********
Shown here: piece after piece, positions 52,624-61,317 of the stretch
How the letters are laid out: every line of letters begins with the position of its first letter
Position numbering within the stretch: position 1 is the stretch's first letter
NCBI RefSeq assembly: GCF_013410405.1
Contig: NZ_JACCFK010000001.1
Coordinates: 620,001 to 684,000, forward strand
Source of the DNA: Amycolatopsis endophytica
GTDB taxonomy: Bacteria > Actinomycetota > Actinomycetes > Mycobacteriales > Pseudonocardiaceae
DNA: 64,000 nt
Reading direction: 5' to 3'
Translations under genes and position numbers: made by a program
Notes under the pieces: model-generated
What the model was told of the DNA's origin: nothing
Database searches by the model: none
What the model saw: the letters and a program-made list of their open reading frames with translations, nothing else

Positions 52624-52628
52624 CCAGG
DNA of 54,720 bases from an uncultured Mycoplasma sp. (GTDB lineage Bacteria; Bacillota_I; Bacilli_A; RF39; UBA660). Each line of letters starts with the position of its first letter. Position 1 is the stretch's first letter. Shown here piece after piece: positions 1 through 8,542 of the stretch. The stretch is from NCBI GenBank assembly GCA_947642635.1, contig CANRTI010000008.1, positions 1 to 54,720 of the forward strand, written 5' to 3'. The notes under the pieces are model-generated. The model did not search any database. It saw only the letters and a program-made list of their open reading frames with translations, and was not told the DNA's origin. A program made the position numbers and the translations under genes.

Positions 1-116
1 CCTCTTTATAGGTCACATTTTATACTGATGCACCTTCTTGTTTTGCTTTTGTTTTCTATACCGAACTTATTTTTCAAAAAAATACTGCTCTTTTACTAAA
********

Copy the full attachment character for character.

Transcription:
Shown here: piece after piece, positions 52,624-61,317 of the stretch
How the letters are laid out: every line of letters begins with the position of its first letter
Position numbering within the stretch: position 1 is the stretch's first letter
NCBI RefSeq assembly: GCF_013410405.1
Contig: NZ_JACCFK010000001.1
Coordinates: 620,001 to 684,000, forward strand
Source of the DNA: Amycolatopsis endophytica
GTDB taxonomy: Bacteria > Actinomycetota > Actinomycetes > Mycobacteriales > Pseudonocardiaceae
DNA: 64,000 nt
Reading direction: 5' to 3'
Translations under genes and position numbers: made by a program
Notes under the pieces: model-generated
What the model was told of the DNA's origin: nothing
Database searches by the model: none
What the model saw: the letters and a program-made list of their open reading frames with translations, nothing else

Positions 52624-52628
52624 CCAGG
DNA of 54,720 bases from an uncultured Mycoplasma sp. (GTDB lineage Bacteria; Bacillota_I; Bacilli_A; RF39; UBA660). Each line of letters starts with the position of its first letter. Position 1 is the stretch's first letter. Shown here piece after piece: positions 1 through 8,542 of the stretch. The stretch is from NCBI GenBank assembly GCA_947642635.1, contig CANRTI010000008.1, positions 1 to 54,720 of the forward strand, written 5' to 3'. The notes under the pieces are model-generated. The model did not search any database. It saw only the letters and a program-made list of their open reading frames with translations, and was not told the DNA's origin. A program made the position numbers and the translations under genes.

Positions 1-116
1 CCTCTTTATAGGTCACATTTTATACTGATGCACCTTCTTGTTTTGCTTTTGTTTTCTATACCGAACTTATTTTTCAAAAAAATACTGCTCTTTTACTAAA